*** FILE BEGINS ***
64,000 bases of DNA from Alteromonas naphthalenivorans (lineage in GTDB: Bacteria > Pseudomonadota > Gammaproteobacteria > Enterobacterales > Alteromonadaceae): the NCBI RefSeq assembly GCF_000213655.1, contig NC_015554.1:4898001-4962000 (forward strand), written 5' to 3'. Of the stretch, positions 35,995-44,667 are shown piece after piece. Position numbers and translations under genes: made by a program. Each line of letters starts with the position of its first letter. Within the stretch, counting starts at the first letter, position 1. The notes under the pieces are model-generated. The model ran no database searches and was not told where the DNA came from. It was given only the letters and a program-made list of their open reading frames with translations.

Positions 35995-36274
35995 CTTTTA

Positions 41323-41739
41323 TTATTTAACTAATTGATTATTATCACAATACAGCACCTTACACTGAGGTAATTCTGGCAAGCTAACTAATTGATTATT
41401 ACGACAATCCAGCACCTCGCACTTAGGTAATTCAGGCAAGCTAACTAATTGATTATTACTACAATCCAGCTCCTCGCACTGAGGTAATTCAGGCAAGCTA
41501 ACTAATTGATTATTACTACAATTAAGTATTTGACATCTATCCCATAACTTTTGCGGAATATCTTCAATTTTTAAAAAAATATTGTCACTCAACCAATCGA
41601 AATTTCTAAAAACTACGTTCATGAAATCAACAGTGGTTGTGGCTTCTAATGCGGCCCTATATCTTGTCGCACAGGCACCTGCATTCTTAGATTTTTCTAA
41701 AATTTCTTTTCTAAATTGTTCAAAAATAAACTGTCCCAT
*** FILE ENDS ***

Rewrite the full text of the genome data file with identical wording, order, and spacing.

64,000 bases of DNA from Alteromonas naphthalenivorans (lineage in GTDB: Bacteria > Pseudomonadota > Gammaproteobacteria > Enterobacterales > Alteromonadaceae): the NCBI RefSeq assembly GCF_000213655.1, contig NC_015554.1:4898001-4962000 (forward strand), written 5' to 3'. Of the stretch, positions 35,995-44,667 are shown piece after piece. Position numbers and translations under genes: made by a program. Each line of letters starts with the position of its first letter. Within the stretch, counting starts at the first letter, position 1. The notes under the pieces are model-generated. The model ran no database searches and was not told where the DNA came from. It was given only the letters and a program-made list of their open reading frames with translations.

Positions 35995-36274
35995 CTTTTA

Positions 41323-41739
41323 TTATTTAACTAATTGATTATTATCACAATACAGCACCTTACACTGAGGTAATTCTGGCAAGCTAACTAATTGATTATT
41401 ACGACAATCCAGCACCTCGCACTTAGGTAATTCAGGCAAGCTAACTAATTGATTATTACTACAATCCAGCTCCTCGCACTGAGGTAATTCAGGCAAGCTA
41501 ACTAATTGATTATTACTACAATTAAGTATTTGACATCTATCCCATAACTTTTGCGGAATATCTTCAATTTTTAAAAAAATATTGTCACTCAACCAATCGA
41601 AATTTCTAAAAACTACGTTCATGAAATCAACAGTGGTTGTGGCTTCTAATGCGGCCCTATATCTTGTCGCACAGGCACCTGCATTCTTAGATTTTTCTAA
41701 AATTTCTTTTCTAAATTGTTCAAAAATAAACTGTCCCAT